1994-07-21 - Re: Tax Evasion Morality

Header Data

From: Rick Busdiecker <rfb@lehman.com>
To: j.hastings6@genie.geis.com
Message Hash: 007c51344a89dab8794dce6dd23c5501e7dad014f12a69a638bc2774304c592f
Message ID: <9407210123.AA10203@fnord.lehman.com>
Reply To: <199407200937.AA255947030@relay2.geis.com>
UTC Datetime: 1994-07-21 01:23:42 UTC
Raw Date: Wed, 20 Jul 94 18:23:42 PDT

Raw message

From: Rick Busdiecker <rfb@lehman.com>
Date: Wed, 20 Jul 94 18:23:42 PDT
To: j.hastings6@genie.geis.com
Subject: Re: Tax Evasion Morality
In-Reply-To: <199407200937.AA255947030@relay2.geis.com>
Message-ID: <9407210123.AA10203@fnord.lehman.com>
MIME-Version: 1.0
Content-Type: text/plain

Yeah, yeah, this has only the most extremely tenuous links to
cryptology.  I'll talk about some free code (GPLed) that I've written
at the end of this message to make up for it.

    From: j.hastings6@genie.geis.com
    Date: Wed, 20 Jul 94 09:23:00 UTC
    - From an individual rights point of view, the assumed government
    "social contract" is bogus because it is not voluntary.

With respect to many taxes, for example income tax in the US, it is
voluntary.  You avoid entering into the social contract very simply:
don't interact with the society.  Actually, you can even play a little
without paying -- very legally -- by never choosing to extract from
society a net income greater than the lowest income tax bracket.  Some
war tax avoiders have done this for decades.  Some even make
reasonable amounts of money and give most of it away.

If you wish to avoid having the negative penalties of the social
contract, you simply avoid accepting the positive benefits.  If you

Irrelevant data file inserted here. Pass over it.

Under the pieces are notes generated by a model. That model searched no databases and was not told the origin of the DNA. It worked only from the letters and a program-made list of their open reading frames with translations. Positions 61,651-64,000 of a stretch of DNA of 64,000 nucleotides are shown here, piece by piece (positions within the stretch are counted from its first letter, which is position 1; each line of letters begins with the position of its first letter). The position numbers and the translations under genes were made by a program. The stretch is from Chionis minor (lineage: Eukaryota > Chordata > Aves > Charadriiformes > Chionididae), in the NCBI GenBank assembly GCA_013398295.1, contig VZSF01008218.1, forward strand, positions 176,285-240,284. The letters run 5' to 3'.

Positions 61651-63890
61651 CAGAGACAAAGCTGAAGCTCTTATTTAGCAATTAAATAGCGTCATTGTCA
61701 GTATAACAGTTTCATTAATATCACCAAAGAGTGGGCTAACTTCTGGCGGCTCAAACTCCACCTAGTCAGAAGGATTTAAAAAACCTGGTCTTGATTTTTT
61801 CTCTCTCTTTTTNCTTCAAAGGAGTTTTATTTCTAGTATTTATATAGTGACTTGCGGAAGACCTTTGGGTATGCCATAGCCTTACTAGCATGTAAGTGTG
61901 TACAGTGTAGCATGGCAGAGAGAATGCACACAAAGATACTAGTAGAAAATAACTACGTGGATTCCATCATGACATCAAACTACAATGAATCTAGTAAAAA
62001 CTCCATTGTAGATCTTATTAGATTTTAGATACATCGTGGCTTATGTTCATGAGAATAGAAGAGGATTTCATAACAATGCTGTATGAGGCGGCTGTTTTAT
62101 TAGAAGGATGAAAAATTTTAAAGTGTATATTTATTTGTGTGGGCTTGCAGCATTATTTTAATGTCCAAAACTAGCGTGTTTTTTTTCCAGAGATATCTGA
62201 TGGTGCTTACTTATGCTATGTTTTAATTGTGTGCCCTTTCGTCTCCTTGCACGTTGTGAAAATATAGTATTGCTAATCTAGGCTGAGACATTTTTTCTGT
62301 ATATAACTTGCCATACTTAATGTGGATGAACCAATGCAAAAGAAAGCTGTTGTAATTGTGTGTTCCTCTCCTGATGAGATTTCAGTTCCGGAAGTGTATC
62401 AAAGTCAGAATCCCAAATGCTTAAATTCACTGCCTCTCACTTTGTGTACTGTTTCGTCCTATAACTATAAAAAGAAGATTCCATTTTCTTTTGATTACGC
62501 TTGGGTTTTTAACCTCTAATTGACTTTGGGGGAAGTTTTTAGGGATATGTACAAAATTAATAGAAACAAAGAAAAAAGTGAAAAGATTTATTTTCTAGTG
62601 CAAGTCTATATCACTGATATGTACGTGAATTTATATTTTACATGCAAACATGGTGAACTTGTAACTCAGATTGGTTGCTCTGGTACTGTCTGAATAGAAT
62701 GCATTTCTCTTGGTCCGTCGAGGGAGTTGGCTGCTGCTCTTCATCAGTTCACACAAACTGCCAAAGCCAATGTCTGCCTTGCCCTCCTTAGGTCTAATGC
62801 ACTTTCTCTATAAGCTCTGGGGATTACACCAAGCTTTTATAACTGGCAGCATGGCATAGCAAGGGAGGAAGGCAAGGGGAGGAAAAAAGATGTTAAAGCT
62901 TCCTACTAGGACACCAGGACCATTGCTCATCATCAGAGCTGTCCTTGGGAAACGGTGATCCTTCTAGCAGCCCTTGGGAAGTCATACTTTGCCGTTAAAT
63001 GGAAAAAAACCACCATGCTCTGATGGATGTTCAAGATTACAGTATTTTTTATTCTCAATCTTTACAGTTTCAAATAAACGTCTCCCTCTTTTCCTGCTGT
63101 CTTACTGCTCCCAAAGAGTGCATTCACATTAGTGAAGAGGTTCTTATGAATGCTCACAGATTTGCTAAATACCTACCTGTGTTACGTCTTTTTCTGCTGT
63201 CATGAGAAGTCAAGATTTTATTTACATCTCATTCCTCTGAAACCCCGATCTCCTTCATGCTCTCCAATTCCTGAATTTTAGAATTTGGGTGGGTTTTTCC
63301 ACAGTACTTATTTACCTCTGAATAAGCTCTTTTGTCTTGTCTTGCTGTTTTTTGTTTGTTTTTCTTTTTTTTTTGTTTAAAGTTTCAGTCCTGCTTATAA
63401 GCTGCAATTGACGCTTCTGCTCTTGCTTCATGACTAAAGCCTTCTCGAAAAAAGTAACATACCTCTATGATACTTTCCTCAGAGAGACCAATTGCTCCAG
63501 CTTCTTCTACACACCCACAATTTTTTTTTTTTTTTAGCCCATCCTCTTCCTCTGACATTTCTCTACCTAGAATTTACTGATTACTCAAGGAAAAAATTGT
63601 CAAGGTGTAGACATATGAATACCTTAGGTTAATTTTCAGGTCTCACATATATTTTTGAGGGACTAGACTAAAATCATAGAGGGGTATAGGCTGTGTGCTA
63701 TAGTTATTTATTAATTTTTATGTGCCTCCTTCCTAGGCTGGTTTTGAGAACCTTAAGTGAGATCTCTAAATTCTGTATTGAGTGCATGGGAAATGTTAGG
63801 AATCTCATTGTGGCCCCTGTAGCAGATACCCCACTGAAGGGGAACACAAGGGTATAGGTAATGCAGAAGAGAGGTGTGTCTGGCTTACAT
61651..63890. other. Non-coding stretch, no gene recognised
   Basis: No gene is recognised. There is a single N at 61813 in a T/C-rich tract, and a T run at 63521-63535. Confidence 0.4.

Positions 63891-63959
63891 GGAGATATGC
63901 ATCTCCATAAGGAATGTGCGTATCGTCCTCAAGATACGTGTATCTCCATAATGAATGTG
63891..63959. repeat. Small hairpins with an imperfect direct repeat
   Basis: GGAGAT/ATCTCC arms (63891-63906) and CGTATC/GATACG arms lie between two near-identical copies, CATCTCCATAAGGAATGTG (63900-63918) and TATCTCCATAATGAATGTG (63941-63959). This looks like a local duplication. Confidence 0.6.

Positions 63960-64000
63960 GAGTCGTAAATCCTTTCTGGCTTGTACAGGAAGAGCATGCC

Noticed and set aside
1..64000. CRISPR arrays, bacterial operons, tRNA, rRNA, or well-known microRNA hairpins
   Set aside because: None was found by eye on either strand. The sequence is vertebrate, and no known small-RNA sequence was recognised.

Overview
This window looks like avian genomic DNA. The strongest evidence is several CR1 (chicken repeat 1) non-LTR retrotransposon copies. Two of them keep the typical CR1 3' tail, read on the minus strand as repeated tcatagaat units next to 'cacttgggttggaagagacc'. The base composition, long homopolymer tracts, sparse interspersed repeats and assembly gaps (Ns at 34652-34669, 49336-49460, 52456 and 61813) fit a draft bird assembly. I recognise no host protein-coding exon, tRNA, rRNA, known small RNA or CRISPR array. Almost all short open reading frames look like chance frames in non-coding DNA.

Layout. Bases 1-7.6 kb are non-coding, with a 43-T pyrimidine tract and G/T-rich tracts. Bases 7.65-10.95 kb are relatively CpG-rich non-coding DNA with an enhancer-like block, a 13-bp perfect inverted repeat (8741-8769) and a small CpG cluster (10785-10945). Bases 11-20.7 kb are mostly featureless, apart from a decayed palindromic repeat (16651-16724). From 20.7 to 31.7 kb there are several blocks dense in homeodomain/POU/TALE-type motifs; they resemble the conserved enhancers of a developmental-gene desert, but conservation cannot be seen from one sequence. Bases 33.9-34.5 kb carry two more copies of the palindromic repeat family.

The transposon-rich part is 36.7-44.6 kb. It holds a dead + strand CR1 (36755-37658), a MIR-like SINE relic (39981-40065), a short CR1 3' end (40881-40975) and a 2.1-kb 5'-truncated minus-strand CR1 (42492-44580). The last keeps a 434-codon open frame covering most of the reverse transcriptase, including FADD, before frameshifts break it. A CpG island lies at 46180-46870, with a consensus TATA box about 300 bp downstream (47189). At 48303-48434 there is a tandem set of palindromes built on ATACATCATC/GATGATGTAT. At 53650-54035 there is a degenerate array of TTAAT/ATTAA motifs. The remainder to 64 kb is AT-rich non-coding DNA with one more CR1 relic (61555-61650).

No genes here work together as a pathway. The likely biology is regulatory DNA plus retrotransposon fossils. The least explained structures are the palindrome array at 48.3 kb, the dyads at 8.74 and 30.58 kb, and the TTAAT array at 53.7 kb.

don't require the society, don't participate in it -- at all.  Any
`income' that you acquire without interacting with society will not be
taxed.  This route is not for everyone.  Most people prefer to enter
into the contract.

Yes, I'm being more than a bit facetious here, but not completely.

I not only respect, but I agree with most of the complaints typically
voiced by the `libertarian' segment here, but the extremes of the
economic arguments are ridiculous.  Some -- certainly not all or even
most -- manage to come off sounding like spoiled teenagers:
``Everything that I have I have completely because of my own doing and
the fact that there's this social structure all around me had nothing
at all to do with it.''

There is a degree to which a social contract is not a completely
unreasonable thing.  Of course, most (all?) government's to date have
gone about a zillion times overboard . . . .

			      * * * * *

Ok, now the cypher connection.  I've been working on, and using, a
package to add PGP support to Emacs-based messaging.  I call it PGP
Enhanced Messaging (PEM), a blatant rip-off of an already used
acronym.  It is initially targeted at doing sign (standard or as an
X-PGP-Signed header), verify signature, encrypt, sign-and-encrypt,
decrypt, extract key block, and insert key block.  Lots more on the
wish list :-)

npgp.el defines region oriented PGP operations.  The process
interaction is different than other packages in that it runs PGP
asynchronously and notices when PGP asks questions and passes them up
to the user.

pem.el defines message oriented operations.  It knows about message
headers and bodies, etc., but is not tied to any specific package.

The user layer is a set of interfaces to other packages.  Currently
there's pem-mhe.el (works with mh-e.el, an interface to MH) and
pem-gnus.el (works with GNUS).  Since pem.el does most of the work,
new interfaces should be relatively easy.  A pem-vm and pem-rmail
would be nice, but they're not my top priority.

If you're interested in Alpha testing let me know.  Basically, it
works fine in my environments (Sparc-10, SunOS-4.1.3, lemacs-19.10 at
work, fsf-19.24 at home), but the first Alpha tester has demonstrated
lots of places where environment differences, different Emacs
customizations, etc. cause problems.

When it's a bit more stable, I'll ask for Beta testers, probably here
and on a newsgroup or two.